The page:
Welcome back to one of our newest interview series here at BeerSelfie, where we focus not so much on the beers themselves, but on the people behind those beers. Today, we’re chatting with someone who helps us craft beer lovers be mindful of what we’re consuming, and offset that by expending some energy. That person is none other than Alicia Valenski, one of the co-founders of Work For Your Beer.
BeerSelfie: Please introduce yourself, and how you find yourself a part of the Craft Beer community
Alicia Valenski: My name is Alicia Valenski, and I’m the co-founder of Work For Your Beer, the ultimate directory of interactive events happening at breweries, cideries, wineries, and more throughout the Southeast (and in the future, hopefully throughout the world!) I’ve worked in brewery marketing in a variety of capacities over the years, and I’m currently studying to become a Level 2 Cicerone!
BeerSelfie: Keeping us all engaged with our favorite breweries and with our cores – a great combo in my book. And wow, studying up on some serious beer knowledge! That’s today’s Alicia, though – how did your journey into craft beer get started?
Alicia Valenski: When I first moved to Charlotte, NC in the fall of 2015, I was working from home and didn’t know anybody in the city. I was like, “Okay, if you’re an adult and you don’t work in an office with coworkers, how do you make friends?” I searched through a calendar of local events and found a brewery that hosted a yoga class every Tuesday — for just $5, you got the class and a beer. I figured that would be a great event to go to in order to find a community of friends. And I was right, because going to that brewery yoga class was the first step toward founding Work For Your Beer, even if I didn’t know it at the time!
BeerSelfie: I think that’s something that many folks struggle with, whether they’ve relocated (for whatever reason) or have an extended stay somewhere due to their job. And hey, it’s a real-life (as opposed to just internet) community. Speaking of, what have you found to be the most enjoyable thing about craft beer and the community (online and IRL) that has grown around it?
Alicia Valenski: People who love craft beer just seems to be automatically bonded by that passion. You can be sitting next to a total stranger at the bar, but if you start talking about the beer you’re drinking and their eyes light up, you know you’ve just made a friend. There’s this warm, welcoming nature in the craft beer community that builds such strong relationships — it’s truly remarkable.
BeerSelfie: Though I’m coming to this from the watch world, I recognize what you’re saying. You’ve got something in common, and it’s that opening stepping stone in a conversation. Though, I dare say, beer may lend itself to talking more than a watch! Since you’ve joined the community, how have you seen it grow and/or change?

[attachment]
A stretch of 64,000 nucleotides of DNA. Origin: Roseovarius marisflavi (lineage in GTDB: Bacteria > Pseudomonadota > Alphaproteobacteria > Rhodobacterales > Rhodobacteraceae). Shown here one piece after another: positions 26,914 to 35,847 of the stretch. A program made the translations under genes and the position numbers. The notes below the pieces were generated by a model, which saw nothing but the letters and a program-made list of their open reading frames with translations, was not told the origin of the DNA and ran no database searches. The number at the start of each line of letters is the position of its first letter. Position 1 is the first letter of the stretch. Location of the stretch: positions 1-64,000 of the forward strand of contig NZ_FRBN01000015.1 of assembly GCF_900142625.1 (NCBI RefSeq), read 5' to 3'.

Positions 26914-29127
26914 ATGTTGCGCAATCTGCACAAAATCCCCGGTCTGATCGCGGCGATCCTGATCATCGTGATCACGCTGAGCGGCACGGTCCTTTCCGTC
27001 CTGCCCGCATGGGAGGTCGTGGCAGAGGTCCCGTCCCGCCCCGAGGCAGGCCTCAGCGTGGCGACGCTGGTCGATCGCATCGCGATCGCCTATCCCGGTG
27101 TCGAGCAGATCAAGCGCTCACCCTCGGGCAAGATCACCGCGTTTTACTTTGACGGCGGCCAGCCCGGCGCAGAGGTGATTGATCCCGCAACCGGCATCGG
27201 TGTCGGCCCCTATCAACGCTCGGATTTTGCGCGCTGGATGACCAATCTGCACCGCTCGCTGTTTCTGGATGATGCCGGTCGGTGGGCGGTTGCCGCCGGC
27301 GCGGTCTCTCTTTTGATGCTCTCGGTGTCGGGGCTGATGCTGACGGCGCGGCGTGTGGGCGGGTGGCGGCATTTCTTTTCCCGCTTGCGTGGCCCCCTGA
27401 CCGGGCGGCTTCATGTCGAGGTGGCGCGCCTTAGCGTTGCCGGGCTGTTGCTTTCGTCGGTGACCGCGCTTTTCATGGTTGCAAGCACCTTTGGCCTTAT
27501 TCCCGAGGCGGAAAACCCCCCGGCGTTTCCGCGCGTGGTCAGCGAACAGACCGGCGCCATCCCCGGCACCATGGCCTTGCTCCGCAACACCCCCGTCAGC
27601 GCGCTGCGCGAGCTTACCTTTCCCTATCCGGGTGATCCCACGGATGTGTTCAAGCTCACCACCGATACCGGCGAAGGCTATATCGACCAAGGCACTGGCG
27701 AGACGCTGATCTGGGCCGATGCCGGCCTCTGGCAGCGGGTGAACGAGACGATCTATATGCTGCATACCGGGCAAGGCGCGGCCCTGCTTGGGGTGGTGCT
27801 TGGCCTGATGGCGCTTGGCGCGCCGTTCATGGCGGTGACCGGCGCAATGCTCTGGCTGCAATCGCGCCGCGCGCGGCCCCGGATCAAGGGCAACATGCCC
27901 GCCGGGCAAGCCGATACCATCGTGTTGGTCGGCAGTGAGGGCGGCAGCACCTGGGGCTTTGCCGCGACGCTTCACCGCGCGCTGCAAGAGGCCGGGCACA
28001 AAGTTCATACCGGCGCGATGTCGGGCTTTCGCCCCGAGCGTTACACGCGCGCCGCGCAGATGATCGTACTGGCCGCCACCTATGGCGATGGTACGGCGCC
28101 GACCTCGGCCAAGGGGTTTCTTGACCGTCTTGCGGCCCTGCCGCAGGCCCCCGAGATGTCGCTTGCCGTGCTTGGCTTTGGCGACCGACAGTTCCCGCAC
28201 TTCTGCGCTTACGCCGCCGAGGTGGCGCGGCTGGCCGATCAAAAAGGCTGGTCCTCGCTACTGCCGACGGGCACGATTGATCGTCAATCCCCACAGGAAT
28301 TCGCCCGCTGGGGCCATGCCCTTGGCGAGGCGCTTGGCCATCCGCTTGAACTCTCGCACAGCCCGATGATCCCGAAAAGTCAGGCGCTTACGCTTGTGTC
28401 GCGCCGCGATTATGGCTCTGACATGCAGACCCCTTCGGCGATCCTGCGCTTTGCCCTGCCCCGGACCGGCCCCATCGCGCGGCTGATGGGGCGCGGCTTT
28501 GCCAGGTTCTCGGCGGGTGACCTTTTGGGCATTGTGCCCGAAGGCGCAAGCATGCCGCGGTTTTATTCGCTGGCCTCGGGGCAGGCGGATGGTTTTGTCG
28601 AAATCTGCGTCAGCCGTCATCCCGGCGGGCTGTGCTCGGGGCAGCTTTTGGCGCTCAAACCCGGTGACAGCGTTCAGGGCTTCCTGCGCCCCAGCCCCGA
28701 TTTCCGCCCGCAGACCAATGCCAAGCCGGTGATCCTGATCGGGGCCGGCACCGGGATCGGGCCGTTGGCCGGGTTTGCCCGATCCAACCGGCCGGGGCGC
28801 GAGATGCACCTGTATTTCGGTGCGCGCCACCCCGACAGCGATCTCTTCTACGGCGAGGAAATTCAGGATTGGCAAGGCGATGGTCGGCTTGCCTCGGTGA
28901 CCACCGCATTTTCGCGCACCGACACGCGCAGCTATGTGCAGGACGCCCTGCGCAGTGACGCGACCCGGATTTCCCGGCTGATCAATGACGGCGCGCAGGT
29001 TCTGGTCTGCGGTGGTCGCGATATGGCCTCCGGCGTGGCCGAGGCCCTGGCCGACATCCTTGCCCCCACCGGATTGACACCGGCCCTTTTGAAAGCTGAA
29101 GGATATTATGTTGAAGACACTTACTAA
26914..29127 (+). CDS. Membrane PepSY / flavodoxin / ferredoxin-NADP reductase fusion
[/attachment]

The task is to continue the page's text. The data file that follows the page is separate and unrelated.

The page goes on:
Alicia Valenski: Back when I started my “craft beer journey” in 2015, I encountered a lot of mansplaining when I approached the bartender to place my order. A lot of men told me what I would and wouldn’t like, without knowing anything about me or my palate. They laughed if I ordered an IPA. It was frustrating, being written off just for being a woman when I knew so much about beer and brewing. But at this point, I don’t experience that kind of exclusion anymore. In fact, more often than not, the men I meet in the brewery world seem thrilled when I want to talk about the ins and outs of each beer on the tap list, the set-up of their brewhouse, etc. Seeing that shift over the years — women being more welcome in the craft beer community — has been really encouraging.
BeerSelfie: I’m really glad to hear that things have moved in a positive direction in your experience. Frankly, we’ve all got a lot we can learn, so I think it’s great that we fellows are recognizing that and learning from folks no matter their gender. That’s something you see IRL, I’m sure, but I’m guessing it has an impact on the internet as well. How do you see social media playing into (and influencing) the craft beer “scene”?
Alicia Valenski: Social media plays a HUGE role in the craft beer scene! The Work For Your Beer community would never have grown so quickly without our Instagram profile in particular — the visual platform just allows you to tell such a clear story about what it means to be a part of our community of active beer lovers. But outside of our own profiles, we love that social media allows us to learn about beer releases in cities outside of our own. We use it to put together brewery bucket lists when we travel to new cities. We meet incredible, lovely people in the craft beer scene through social media that end up becoming friends of ours in real life. In my opinion, it’s a fantastic tool for educating and entertaining, as well as connecting with, your audience and your peers.